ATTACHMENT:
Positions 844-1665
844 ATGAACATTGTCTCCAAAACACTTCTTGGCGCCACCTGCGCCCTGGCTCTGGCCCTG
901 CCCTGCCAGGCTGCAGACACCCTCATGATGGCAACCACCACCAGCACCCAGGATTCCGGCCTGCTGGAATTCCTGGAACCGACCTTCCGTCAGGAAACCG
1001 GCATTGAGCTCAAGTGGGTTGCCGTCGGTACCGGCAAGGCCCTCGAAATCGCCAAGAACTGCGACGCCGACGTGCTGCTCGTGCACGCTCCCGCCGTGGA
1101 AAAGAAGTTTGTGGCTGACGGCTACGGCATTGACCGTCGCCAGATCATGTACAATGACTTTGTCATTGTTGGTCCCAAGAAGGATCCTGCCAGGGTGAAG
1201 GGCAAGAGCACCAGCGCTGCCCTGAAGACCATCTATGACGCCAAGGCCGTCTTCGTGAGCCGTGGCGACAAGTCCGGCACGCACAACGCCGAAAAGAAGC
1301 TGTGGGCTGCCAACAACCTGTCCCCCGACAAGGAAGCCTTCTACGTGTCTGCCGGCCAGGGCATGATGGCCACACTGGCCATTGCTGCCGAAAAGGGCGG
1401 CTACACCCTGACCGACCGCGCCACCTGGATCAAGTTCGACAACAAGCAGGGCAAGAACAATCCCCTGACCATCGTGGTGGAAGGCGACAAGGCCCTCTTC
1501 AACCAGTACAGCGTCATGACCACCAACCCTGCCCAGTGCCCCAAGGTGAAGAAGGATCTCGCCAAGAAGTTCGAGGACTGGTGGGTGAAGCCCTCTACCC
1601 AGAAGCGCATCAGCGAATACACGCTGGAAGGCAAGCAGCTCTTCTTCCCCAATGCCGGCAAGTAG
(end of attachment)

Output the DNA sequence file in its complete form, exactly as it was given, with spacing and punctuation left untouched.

Positions 844-1665
844 ATGAACATTGTCTCCAAAACACTTCTTGGCGCCACCTGCGCCCTGGCTCTGGCCCTG
901 CCCTGCCAGGCTGCAGACACCCTCATGATGGCAACCACCACCAGCACCCAGGATTCCGGCCTGCTGGAATTCCTGGAACCGACCTTCCGTCAGGAAACCG
1001 GCATTGAGCTCAAGTGGGTTGCCGTCGGTACCGGCAAGGCCCTCGAAATCGCCAAGAACTGCGACGCCGACGTGCTGCTCGTGCACGCTCCCGCCGTGGA
1101 AAAGAAGTTTGTGGCTGACGGCTACGGCATTGACCGTCGCCAGATCATGTACAATGACTTTGTCATTGTTGGTCCCAAGAAGGATCCTGCCAGGGTGAAG
1201 GGCAAGAGCACCAGCGCTGCCCTGAAGACCATCTATGACGCCAAGGCCGTCTTCGTGAGCCGTGGCGACAAGTCCGGCACGCACAACGCCGAAAAGAAGC
1301 TGTGGGCTGCCAACAACCTGTCCCCCGACAAGGAAGCCTTCTACGTGTCTGCCGGCCAGGGCATGATGGCCACACTGGCCATTGCTGCCGAAAAGGGCGG
1401 CTACACCCTGACCGACCGCGCCACCTGGATCAAGTTCGACAACAAGCAGGGCAAGAACAATCCCCTGACCATCGTGGTGGAAGGCGACAAGGCCCTCTTC
1501 AACCAGTACAGCGTCATGACCACCAACCCTGCCCAGTGCCCCAAGGTGAAGAAGGATCTCGCCAAGAAGTTCGAGGACTGGTGGGTGAAGCCCTCTACCC
1601 AGAAGCGCATCAGCGAATACACGCTGGAAGGCAAGCAGCTCTTCTTCCCCAATGCCGGCAAGTAG